The people who met Jesus on the road in today’s gospel, and who all had reasons to delay following him, are mirror images of Elisha when he was called to come and follow the prophet Elijah. After an initial request to go and say goodbye to his parents Elisha realised the enormity of the calling. There and then he killed a pair of oxen he was using to plough the field with, killed them and cooked them by burning the plough. The meat would have been absolutely fresh but not very tender!
It’s noticeable that, when Jesus was calling his apostles, we are told that they left their nets etc. “at once” and followed him. For those who choose to be followers of Jesus there is an immediate attraction, something which is no mere half-way house appeal. When the famous prophet Elijah throws his cloak over the simple farmer Elisha, then Elisha knows he has a claim on him.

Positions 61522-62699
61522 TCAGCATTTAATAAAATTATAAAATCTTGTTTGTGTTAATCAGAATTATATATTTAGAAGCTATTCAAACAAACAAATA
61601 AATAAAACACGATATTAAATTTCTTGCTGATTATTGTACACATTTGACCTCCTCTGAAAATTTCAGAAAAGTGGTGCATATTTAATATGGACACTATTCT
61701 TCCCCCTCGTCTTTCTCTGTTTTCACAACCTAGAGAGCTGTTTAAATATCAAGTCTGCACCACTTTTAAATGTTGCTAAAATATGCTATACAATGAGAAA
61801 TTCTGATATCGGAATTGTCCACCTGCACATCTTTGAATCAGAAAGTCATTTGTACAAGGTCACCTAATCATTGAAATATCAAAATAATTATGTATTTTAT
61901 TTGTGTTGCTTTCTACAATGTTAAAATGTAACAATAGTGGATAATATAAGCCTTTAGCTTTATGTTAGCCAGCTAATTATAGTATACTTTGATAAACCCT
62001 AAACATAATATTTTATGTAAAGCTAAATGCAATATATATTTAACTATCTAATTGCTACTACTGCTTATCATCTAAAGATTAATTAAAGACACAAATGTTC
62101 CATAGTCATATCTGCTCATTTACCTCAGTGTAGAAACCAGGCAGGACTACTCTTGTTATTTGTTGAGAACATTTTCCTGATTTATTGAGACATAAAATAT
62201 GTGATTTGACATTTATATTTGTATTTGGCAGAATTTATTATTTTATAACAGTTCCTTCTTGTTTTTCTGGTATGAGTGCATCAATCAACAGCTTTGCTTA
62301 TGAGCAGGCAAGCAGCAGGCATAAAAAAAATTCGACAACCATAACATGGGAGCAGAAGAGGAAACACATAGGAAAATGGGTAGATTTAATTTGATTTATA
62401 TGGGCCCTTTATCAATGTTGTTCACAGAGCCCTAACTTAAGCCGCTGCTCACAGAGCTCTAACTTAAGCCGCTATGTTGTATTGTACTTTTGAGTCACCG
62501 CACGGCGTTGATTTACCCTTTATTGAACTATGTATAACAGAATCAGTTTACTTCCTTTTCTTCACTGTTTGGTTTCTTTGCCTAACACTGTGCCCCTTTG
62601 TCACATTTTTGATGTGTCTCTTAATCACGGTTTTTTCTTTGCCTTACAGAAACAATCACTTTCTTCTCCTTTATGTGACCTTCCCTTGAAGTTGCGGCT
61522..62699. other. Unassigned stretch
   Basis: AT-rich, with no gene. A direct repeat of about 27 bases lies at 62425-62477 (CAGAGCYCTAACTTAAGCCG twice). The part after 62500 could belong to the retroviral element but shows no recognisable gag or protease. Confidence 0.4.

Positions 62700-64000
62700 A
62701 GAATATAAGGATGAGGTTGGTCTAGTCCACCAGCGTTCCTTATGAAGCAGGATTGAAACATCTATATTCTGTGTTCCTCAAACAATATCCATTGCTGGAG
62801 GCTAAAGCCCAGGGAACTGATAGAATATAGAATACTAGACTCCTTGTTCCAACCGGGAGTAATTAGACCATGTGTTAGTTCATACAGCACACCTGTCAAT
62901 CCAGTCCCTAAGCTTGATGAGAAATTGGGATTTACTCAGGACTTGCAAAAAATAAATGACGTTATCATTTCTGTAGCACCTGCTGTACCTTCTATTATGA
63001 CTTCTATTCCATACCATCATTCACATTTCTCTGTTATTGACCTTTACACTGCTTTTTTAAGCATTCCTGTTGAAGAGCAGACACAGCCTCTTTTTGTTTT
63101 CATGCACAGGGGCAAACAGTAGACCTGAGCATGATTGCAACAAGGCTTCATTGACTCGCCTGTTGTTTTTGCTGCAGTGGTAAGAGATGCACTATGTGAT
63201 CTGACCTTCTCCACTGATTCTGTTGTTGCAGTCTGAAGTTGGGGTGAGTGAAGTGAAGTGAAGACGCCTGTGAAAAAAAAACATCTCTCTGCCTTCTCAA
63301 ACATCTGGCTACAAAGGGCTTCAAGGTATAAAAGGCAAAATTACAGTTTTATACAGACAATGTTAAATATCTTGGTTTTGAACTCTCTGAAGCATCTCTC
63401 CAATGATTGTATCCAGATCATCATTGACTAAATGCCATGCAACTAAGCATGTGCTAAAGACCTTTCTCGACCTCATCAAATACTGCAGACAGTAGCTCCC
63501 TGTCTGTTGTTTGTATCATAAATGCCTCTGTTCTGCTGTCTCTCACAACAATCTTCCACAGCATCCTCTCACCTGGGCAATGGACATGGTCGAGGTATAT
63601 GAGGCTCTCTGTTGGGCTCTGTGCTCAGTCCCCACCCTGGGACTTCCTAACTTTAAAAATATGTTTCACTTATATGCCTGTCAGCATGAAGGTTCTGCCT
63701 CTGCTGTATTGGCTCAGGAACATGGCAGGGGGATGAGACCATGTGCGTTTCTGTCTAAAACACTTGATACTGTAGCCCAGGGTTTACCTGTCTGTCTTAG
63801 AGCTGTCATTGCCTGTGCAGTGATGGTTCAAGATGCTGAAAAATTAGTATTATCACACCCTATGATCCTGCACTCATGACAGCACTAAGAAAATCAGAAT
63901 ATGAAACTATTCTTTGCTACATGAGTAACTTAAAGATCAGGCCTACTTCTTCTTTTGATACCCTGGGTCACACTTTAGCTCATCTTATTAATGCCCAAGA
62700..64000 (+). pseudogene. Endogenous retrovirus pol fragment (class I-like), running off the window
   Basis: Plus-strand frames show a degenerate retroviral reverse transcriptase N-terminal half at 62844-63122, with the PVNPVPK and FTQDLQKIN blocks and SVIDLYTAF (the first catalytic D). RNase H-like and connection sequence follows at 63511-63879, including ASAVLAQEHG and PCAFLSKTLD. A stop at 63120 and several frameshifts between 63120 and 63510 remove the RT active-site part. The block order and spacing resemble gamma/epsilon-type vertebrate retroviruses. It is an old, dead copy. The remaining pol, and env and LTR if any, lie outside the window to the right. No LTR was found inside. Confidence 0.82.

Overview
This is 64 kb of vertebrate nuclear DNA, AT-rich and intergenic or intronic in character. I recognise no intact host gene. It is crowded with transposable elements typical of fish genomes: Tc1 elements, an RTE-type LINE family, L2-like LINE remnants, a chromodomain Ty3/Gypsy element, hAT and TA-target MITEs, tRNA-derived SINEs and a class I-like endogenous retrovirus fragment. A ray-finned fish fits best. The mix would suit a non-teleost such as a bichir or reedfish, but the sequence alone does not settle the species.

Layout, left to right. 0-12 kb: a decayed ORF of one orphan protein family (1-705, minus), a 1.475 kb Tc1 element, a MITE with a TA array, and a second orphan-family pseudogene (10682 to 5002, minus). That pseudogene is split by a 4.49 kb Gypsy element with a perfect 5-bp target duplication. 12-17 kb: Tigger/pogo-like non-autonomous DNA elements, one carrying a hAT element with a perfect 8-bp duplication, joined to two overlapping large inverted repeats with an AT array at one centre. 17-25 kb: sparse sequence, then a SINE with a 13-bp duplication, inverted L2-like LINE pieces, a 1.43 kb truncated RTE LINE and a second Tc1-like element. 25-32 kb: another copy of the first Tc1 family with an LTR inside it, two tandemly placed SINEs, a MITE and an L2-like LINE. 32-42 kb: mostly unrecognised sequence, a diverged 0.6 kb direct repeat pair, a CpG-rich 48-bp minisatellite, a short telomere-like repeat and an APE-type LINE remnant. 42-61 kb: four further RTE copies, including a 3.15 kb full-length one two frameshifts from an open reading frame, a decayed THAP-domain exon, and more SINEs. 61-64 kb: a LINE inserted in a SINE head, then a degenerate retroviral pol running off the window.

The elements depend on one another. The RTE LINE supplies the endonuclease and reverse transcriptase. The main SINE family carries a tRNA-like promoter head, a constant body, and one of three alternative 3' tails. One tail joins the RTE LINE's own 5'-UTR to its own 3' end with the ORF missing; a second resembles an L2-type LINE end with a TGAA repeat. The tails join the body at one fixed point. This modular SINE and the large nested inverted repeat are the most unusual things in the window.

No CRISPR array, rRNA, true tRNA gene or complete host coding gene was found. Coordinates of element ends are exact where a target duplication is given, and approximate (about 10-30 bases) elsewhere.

If there’s one thing God can’t stand then it must be half-heartedness. Am I serving God with every ounce of strength and commitment or am I just doing enough to keep my conscience quiet? Am I just covering all bases and paying the premiums on my heavenly insurance policy? Or do I feel a magnetic attraction to Jesus and all that he asks of me? In my life is God a passion or a hobby?
When Jesus calls us to be disciples, he calls us to make a lifelong, irrevocable, absolute commitment. Most of us follow Jesus to the best of our abilities but we are also aware that there are areas of our lives where we hold back, aspects of the way we live that are not helping our commitment as disciples of Jesus. This is because following Jesus is an ongoing, lifelong commitment. We have continually to ratify our commitment, to keep signing on the dotted line as disciples of Christ.
What are the nets that Jesus is still asking us to leave, the oxen that we need to slaughter, the ploughs that we have to burn? Are there relationships in our lives that dull our response? Are there habits that we have taken for granted but which make us slow to respond to the challenge of being followers?
Or have we felt the cloak thrown over us, God’s mantel in Christ, which calls us to follow wherever he may lead and to proclaim the best news possible to those we meet on the road?